Many people are unaware that there is a strong link between gut health and thyroid function. Research has revealed that a chronic persistent microbiota imbalance and inflammation in the gut are key contributing factors to general autoimmune diseases, like Hashimoto. Immune cells reside in the gut to the extent of 70-80%, and intestinal bacteria play a vital part in converting T4 to T3 in the body. In addition, intestinal permeability, often known as leaky gut, has been associated with Hashimoto’s thyroiditis. In cases where the gut wall is porous or leaky, the bloodstream becomes exposed to potentially hazardous foreign chemicals and food proteins to which you may be allergic. The immune system then responds with an inflammatory response, responding with a  possible incorrect immunological attack on the body’s tissues. A thyroid gland is a clear outcome of this disruption.  It is possible that inflammation in the gut can raise cortisol levels and that elevated cortisol will degrade T4 to T3.

Vitamin D deficiency

Vitamin D is not only essential for assisting your body in the absorption of calcium and the strengthening of your bones, but it’s crucial in maintaining the delicate equilibrium of your immune system. According to studies, autoimmune disorders are more common in regions further away from the equator. One of the possible causes for this could be related to insufficient vitamin D levels. In various autoimmune disorders, including Hashimoto’s thyroiditis, low vitamin D levels are frequent findings. (15) Patients with autoimmune thyroid diseases, those related to anti-thyroid antibodies and impaired thyroid function, were documented to have significantly low vitamin D levels. Studies including vitamin D supplementation observed a decrease in thyroid antibodies. This recognition proves that vitamin D is highly beneficial in slowing down and avoiding the progression of Hashimoto’s disease.

Iodine Intake

Increased iodine consumption (in some cases, iodine insufficiency) is another factor connecting the development of Hashimoto’s thyroiditis. A building block for thyroid hormones is Iodine, and due to the particular way iodine processes in the body, it becomes a problem for some. When Iodine is consumed or taken in supplement form, it goes through phases involving the hypothalamus, pituitary, and thyroid gland. (16) Throughout this reaction, hydrogen peroxide, a free radical, is released into the environment. The body requires an adequate amount of selenium (17) to neutralize hydrogen peroxide in the bloodstream. Consequently, if one does not have appropriate selenium levels or excessive amounts of Iodine, the hydrogen peroxide can trigger early damage and programmed cell death in thyroid tissues. (18) These iodine-overloaded cells are therefore capable of activating the autoimmune process in those genetically prone to it.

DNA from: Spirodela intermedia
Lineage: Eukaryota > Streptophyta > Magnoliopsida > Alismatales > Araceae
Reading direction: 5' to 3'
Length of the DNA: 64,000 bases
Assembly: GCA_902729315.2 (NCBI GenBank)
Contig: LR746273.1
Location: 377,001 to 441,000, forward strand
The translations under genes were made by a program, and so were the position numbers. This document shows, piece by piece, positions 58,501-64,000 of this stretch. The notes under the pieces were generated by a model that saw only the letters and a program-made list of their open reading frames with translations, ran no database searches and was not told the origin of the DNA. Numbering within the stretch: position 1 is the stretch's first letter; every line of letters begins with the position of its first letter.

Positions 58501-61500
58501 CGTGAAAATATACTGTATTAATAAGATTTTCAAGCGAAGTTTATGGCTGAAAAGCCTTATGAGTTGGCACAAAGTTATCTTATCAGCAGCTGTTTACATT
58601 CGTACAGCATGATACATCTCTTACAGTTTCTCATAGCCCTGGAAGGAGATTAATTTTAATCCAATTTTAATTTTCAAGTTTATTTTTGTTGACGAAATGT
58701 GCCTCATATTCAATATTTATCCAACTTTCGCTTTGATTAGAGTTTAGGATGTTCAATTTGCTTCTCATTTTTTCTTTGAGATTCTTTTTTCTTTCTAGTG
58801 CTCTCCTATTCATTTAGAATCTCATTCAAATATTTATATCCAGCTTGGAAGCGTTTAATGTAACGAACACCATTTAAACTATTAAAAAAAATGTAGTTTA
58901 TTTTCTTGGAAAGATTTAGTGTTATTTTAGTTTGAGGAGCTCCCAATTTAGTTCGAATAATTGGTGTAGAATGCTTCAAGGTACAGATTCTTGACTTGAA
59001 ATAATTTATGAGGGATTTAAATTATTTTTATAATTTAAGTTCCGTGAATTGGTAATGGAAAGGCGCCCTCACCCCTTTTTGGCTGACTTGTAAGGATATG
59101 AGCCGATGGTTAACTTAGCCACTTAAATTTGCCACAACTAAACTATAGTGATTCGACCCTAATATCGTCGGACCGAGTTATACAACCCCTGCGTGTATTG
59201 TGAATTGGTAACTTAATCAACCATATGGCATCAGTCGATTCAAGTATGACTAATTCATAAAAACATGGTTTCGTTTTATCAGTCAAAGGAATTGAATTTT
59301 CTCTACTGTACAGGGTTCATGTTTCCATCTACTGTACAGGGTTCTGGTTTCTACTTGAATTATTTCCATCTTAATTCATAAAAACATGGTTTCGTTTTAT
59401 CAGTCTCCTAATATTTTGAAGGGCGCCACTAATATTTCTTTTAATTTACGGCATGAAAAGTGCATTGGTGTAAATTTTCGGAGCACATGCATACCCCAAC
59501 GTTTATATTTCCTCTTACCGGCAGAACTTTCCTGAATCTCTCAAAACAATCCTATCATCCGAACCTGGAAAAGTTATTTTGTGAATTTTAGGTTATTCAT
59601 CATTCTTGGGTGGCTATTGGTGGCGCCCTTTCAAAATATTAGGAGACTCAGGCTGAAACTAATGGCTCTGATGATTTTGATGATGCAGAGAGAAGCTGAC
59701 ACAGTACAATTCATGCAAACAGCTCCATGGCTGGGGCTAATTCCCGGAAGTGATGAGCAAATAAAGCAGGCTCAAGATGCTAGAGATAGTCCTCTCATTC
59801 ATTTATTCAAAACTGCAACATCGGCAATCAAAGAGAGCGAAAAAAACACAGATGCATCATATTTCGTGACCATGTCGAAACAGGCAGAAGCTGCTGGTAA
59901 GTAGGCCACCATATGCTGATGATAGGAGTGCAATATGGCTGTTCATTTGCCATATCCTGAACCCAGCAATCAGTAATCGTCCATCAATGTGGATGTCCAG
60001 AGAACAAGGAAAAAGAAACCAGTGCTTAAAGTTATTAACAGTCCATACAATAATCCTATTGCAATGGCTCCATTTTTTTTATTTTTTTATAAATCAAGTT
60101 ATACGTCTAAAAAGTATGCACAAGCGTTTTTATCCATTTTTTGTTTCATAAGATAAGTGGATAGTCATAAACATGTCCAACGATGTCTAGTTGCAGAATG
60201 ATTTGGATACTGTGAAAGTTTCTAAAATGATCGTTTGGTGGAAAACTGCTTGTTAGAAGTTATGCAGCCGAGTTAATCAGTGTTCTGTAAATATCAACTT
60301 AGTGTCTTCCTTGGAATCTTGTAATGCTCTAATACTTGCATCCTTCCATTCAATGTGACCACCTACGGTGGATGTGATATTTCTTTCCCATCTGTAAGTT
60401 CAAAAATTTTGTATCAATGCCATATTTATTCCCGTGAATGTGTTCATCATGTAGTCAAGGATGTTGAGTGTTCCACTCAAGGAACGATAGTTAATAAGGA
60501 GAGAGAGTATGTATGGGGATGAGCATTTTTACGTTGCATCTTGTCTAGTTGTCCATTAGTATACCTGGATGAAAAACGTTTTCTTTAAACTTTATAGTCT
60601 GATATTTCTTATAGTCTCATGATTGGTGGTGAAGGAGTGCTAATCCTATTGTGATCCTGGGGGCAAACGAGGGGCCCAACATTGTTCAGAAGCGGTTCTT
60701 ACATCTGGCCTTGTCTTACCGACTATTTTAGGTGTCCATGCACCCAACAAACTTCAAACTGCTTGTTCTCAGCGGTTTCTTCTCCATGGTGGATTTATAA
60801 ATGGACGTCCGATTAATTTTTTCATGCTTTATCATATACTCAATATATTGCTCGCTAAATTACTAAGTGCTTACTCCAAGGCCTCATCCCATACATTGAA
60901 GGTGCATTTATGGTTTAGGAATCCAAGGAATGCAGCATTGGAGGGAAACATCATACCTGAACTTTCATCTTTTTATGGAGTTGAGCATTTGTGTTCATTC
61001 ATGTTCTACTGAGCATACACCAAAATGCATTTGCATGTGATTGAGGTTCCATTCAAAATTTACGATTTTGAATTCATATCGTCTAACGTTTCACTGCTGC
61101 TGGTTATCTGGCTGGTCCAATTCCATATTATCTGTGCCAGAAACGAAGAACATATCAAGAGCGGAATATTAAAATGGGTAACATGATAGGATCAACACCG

Stress is one of the most underestimated triggers, particularly for thyroid autoimmunity, because Hashimoto’s disease is gradual. Numerous studies have revealed that psychological and physiological stressors induce various changes in the immune system, either indirectly or directly, through the neurological (nervous) and endocrine systems. (19) When you are under stress, your hypothalamus sends a signal to your pituitary gland, which sends an alert to your adrenal glands, causing them to generate and release stress hormones, including cortisol. Your body enters a state of “fight or flight,” and your stress hormones cause your body’s routine functions to reprioritize to deal with the stressor in front of you. Among them are digestion, immunological response, thyroid hormone production, and the conversion of thyroid hormone from type 4 to type 3.

These immune modulations and the effect on the thyroid may contribute to the development of autoimmunity in genetically predisposed individuals.

Treating Hashimoto’s Naturally
  1. Avoid gluten- studies have shown an association between sensitivity to gluten-containing products and autoimmune thyroid problems, including Hashimoto’s. Research has also found that a significant number of patients with Hashimoto’s also have coeliac disease. (20)
  2. It’s also good to consider undergoing a more comprehensive elimination diet of the major allergens and sensitivities, including dairy, eggs, nightshade vegetables such as eggplants and tomatoes, soy, and sugar, as well as avoiding caffeine and alcohol. These products are known to disturb thyroid hormone production as it suppresses the body’s ability to use thyroid hormone. (21)
  3. Avoid food additives and chemicals and all refined foods, mainly processed grains and sugars, as well as all products containing aspartame. In the body, aspartame metabolizes into the toxic substance formaldehyde, which the liver cannot clear. Thus, it remains lodged, causing inflammation and becoming a potential for autoimmune issues such as Hashimoto’s thyroiditis. (22)